Is Kaplan LSAT Prep the course for you? No. I’ll discuss the history, pros and cons, course packages, rating, and ideal candidates of Kaplan so you know why.
In the LSAT prep world, there are two golden rules: use real LSAT questions, and don’t use Kaplan.
That may sound dramatic, but with all the private LSAT tutors I’ve talked to, I’ve noticed a frightening trend that solidifies that position.
The vast majority of students who are paying thousands of dollars for one-on-one LSAT tutoring have never been enrolled in an LSAT class. However, the students who have been in an LSAT class before hiring a private tutor almost ALWAYS used Kaplan.
Not only is Kaplan not helping students reach their goal LSAT score, but it’s also making some students feel so desperate that they go and pay thousands of dollars for a private instructor.
So, what’s wrong with Kaplan?
When evaluating an LSAT prep course, I look at three things: what they’re teaching, what they’re using to teach, and who’s teaching it- methods, materials, instructors.
Kaplan uses real LSAT questions to teach, they at least have that going for them.
However, their methods are notoriously ineffective. Students are being taught acronyms, tricks, and tips to “cheat” the LSAT instead of learning the foundational concepts that the questions are addressing.
Now, learning the intricacies and nuances of the LSAT is valuable, but you can’t learn around the LSAT. You have to beat it at its own game.
But, by far, the worst part about Kaplan’s LSAT prep is the instructors.
Manhattan LSAT Prep strictly requires their instructors to score in the 99th percentile on an official administration of the LSAT. TestMasters requires 98th percentile.
And scoring at that level alone doesn’t guarantee either of these companies will hire you. You must display a holistic understanding of the LSAT, and effective teaching skills. Basically, getting a job at TestMasters or Manhattan Prep is extremely difficult.
Kaplan, on the other hand, loosely requires a 90th percentile LSAT score on either an actual exam or a “practice test.” That means that not only are their instructors scoring at a lower level than their competitors, but they also may have never even actually taken the LSAT at all.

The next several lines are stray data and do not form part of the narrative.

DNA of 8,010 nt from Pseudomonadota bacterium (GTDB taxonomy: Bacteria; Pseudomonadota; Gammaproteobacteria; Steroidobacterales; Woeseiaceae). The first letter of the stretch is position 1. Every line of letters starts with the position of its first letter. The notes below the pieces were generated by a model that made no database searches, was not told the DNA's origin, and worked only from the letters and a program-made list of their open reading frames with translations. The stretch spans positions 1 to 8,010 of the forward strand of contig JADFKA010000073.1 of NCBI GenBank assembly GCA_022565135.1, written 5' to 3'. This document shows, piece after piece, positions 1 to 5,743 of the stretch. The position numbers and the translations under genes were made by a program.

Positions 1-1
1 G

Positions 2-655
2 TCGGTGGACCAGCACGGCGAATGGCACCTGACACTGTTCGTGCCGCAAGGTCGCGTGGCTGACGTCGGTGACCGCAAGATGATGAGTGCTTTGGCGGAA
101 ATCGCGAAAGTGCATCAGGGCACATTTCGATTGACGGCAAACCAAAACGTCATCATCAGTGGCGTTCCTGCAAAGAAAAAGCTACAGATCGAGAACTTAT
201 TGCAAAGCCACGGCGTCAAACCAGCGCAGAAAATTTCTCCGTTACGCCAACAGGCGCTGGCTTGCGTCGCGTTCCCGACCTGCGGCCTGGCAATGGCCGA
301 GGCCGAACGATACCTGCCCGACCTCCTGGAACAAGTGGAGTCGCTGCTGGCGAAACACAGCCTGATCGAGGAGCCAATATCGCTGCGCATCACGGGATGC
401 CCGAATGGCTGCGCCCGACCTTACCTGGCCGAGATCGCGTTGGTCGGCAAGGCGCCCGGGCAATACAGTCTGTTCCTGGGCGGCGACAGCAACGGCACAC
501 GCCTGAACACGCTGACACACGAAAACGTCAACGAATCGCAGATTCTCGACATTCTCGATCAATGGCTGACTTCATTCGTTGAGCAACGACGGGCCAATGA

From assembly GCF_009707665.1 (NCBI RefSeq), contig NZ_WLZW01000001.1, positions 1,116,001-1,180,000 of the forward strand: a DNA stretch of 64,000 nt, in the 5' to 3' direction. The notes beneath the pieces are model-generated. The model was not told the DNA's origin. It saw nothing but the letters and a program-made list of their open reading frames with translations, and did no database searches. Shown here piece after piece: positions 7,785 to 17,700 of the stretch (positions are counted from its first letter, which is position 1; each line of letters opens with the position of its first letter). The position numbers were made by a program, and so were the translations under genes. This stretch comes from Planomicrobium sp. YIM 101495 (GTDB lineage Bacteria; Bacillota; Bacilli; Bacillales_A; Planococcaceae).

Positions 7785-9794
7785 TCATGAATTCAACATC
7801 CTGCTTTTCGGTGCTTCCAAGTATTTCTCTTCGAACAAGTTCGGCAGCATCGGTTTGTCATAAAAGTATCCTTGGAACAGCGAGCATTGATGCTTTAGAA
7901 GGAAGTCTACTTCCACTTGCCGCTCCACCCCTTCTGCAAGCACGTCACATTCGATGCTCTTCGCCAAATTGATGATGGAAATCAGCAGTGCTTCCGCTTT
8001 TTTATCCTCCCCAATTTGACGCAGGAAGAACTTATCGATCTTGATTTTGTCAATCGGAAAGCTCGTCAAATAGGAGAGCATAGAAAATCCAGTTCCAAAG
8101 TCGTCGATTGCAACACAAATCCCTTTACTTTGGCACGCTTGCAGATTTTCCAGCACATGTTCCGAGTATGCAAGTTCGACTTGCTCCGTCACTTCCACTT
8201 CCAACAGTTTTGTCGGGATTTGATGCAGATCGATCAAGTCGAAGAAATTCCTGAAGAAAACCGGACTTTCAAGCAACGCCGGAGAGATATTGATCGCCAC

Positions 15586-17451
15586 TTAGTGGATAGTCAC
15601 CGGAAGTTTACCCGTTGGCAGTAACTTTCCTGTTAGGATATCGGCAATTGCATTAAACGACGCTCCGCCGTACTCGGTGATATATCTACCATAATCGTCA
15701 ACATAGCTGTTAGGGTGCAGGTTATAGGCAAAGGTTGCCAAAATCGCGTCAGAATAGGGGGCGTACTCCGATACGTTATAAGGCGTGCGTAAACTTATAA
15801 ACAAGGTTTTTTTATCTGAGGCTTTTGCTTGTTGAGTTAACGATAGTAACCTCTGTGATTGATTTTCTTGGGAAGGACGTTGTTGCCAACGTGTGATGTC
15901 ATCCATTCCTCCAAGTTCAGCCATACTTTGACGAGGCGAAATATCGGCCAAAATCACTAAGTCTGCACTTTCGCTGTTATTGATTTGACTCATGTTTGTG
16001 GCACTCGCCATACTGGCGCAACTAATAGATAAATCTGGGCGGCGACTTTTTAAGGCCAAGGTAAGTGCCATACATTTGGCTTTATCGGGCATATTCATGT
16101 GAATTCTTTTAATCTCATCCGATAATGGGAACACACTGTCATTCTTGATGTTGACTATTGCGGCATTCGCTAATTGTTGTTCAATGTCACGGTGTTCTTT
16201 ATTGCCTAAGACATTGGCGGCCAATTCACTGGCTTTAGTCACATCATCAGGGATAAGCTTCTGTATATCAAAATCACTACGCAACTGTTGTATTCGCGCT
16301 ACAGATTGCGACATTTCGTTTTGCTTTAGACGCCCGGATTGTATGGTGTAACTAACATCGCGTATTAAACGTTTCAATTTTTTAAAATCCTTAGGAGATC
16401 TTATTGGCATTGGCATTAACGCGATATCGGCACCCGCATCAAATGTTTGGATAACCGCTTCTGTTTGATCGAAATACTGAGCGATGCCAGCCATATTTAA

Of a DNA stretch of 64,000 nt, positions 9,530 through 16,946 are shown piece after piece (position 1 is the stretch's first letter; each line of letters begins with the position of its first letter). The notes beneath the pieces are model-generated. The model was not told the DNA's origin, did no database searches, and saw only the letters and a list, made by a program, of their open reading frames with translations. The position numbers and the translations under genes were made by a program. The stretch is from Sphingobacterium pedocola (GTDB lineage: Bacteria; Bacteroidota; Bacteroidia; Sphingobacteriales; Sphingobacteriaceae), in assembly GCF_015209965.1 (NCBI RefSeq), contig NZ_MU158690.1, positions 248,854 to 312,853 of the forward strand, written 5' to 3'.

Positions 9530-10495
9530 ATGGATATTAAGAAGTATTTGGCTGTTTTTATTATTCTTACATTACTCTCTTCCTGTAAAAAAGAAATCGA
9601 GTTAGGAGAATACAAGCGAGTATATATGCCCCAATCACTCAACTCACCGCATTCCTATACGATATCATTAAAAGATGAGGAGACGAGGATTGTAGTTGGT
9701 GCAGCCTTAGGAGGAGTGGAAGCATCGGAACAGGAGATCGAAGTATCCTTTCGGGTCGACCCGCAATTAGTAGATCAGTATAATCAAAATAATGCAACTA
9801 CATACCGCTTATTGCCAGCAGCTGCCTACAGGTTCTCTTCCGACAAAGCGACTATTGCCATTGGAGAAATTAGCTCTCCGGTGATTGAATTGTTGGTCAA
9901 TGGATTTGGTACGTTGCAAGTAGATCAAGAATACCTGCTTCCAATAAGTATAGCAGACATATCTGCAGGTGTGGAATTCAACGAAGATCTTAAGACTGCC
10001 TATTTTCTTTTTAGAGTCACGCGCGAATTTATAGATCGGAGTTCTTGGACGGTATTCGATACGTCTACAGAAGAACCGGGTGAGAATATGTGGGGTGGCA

Kaplan uses ineffective methods delivered by un-reliable instructors to teach the LSAT. Follow the golden rule: don’t use Kaplan.
Due to Kaplan’s lenient hiring process, you probably won’t get a good instructor. But I guess there’s a chance you could get lucky?
Kaplan at least uses real LSAT questions in their course, and enrolling in the course does give you access to all previously administer LSATs.
But that is probably the only good thing about Kaplan, so it’s still not worth shelling out the cost.
As we previously described, Kaplan’s selection process for LSAT instructors is inadequate to guarantee your instructor will know what they’re talking about.
The methods Kaplan teaches are cheats and half-methods used to give students a higher score without actually teaching them the material.
This is an issue because 1) the methods are ineffective and 2) the students aren’t learning anything.
Comparatively, Kaplan may seem reasonably priced. But when you realize that the product you’re receiving is garbage, you realize that Kaplan is an expensive waste of money.
Cost: $199 plus an additional $199 a month
Having used this course, I give Kaplan a rating of 2 stars out of 5.
So, who should use Kaplan LSAT Prep?
If you are going to pay for an LSAT course, I highly recommend staying away from Kaplan. You would be better off studying on your own, enrolling into an LSAT course, or hiring a high-quality tutor for a few hours.
Do not buy Kaplan.
John Wilson Booth was born and raised in Huntsville, Alabama and attended the University of Alabama. In college, he studied Accounting and Real Estate, though he already knew he would pursue a career in law. He moved to Salt Lake City after graduation and began studying for the LSAT. His cold diagnostic score was a 154 and he self-studied to a 171. He is currently working full-time as a writer as he decides where to attend law school next year.
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